By Jim Paulin, Pacific Fishing, Dutch Harbor Report – December 2015
Economic development: Despite factory trawler opposition, Adak has won guaranteed minimum amount of Pacific cod each year.
Located some 350 miles west of Dutch Harbor, Adak is a former Cold War military outpost struggling to remake itself as a civilian town.
The 5,000 metric tons of cod could help the local fish-processing plant reopen.
The North Pacific Fishery Management Council approved the allocation at its October meeting in Anchorage.
“It provides a level of certainty,” said Adak City Manager Layton Lockett.
The plant needs federally regulated fish in addition to state-waters cod to servive, he said.
While the council action doesn’t specify exclusive rights for Adak, it does impose fishing and delivery requirements for cod west of 170 degrees longitude, where the only shore plant is at Adak.
“The city must have a sustainable shore-based procsessing facility in order to remain viable,” Lockett said in a Sept. 28 letter to the council. “Our community relies on ‘fish and fuel’ to generate economic acticvity, and the truth is one does not also exist without the other.”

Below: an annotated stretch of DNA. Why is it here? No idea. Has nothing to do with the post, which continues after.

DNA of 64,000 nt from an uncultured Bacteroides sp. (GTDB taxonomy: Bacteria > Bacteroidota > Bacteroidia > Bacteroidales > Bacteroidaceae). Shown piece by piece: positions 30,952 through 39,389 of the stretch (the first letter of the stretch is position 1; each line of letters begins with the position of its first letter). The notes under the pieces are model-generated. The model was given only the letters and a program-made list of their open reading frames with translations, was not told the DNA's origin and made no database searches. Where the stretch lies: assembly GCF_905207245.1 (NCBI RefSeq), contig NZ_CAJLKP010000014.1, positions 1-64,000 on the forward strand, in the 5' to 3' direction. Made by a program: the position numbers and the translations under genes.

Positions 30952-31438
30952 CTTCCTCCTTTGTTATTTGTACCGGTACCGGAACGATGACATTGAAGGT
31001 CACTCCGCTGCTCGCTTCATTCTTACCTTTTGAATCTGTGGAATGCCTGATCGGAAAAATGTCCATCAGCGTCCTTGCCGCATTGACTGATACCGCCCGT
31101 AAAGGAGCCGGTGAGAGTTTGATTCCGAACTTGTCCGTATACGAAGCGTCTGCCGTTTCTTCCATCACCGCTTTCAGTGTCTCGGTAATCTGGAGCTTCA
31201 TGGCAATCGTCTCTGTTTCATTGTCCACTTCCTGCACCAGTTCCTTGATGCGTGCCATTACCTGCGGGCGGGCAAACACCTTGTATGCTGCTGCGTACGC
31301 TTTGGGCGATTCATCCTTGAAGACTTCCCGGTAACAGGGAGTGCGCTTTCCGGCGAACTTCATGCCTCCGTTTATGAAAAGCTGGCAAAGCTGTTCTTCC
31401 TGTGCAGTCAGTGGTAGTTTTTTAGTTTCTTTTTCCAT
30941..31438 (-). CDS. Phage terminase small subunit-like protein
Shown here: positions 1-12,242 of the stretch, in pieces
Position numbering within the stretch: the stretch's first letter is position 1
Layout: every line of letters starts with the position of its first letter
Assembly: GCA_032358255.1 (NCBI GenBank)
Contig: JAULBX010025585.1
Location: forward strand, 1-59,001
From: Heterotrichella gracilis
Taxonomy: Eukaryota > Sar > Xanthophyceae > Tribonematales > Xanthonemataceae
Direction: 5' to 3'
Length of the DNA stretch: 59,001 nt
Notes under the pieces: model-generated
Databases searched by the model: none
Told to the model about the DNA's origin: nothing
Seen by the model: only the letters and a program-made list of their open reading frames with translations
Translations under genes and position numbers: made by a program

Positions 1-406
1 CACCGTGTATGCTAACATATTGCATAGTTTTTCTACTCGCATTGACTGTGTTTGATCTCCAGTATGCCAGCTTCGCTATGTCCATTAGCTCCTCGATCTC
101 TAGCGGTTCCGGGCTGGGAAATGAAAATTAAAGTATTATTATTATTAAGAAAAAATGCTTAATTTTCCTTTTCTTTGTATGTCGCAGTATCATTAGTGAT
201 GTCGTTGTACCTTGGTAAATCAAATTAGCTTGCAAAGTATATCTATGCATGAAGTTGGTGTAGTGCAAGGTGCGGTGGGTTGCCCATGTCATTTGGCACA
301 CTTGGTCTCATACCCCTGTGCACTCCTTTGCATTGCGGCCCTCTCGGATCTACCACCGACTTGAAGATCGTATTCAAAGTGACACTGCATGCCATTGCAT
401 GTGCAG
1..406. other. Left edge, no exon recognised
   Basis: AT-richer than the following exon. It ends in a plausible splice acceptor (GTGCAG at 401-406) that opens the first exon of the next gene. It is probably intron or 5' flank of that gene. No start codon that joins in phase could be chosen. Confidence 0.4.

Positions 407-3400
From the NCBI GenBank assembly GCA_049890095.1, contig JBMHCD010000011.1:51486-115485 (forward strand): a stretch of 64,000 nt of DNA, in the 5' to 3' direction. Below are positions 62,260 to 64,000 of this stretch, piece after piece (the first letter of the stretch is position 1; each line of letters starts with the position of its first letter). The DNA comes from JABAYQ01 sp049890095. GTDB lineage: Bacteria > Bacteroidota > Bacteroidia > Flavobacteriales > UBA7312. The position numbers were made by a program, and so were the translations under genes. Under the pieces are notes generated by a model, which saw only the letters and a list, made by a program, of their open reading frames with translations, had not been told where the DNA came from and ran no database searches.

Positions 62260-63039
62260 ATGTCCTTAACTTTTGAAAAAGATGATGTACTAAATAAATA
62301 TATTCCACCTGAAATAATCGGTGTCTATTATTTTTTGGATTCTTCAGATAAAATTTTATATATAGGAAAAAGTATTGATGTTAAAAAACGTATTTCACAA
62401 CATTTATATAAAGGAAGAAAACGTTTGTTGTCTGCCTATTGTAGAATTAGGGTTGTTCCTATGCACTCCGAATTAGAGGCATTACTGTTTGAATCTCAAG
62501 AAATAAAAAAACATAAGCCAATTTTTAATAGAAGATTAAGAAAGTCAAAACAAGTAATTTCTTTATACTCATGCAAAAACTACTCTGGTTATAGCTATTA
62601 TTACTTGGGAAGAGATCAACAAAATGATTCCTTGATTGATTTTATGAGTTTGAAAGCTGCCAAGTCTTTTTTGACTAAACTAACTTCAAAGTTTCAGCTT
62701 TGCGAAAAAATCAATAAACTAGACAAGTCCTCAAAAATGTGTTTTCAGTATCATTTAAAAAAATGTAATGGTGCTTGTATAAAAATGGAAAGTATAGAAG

Seattle-based Icicle Seafoods previously operated the Adak plant but exited in April 2013, citing “regulatory uncertainty,” among other factors.
The city bought the processing equipment at acution to keep it on the island.
There was no cod processed in Adak this year. Adak Cod Cooperative last operated in the plant during the 2014 cod season.
The cooperative has since shut down and sold the processing equipment to another compnay, Premier Harvest, Lockett said.
It is not cerain that the new company will process cod next year, he cautioned.
Dave Faser, of the Adak Community Development Corp., said 5,000 tons is “the minimum amount Adak needs from the federal fishery for a processor to be viable.”
Groundfish Forum, a lobbying group for factory bottom trawlers, condemned Adak’s request.
“The proposed action would disadvantage catcher-processor and mothership operations that have historically fished for cod in the Aleutian Islands,” Chris Woodley, the group’s executive director, said in a Sept. 29 letter to the council. “The proposed action is clearly intended to provide an economic benefit to the processing facility at Adak, and if it is developed, a precessing facility in Atka”
Matthew G. Upton, an attorney for trawl company U.S. Seafoods, likewise opposed the Adak allocation.
“The council should shelve this unauthorized and unnecessary action,” Upton wrote.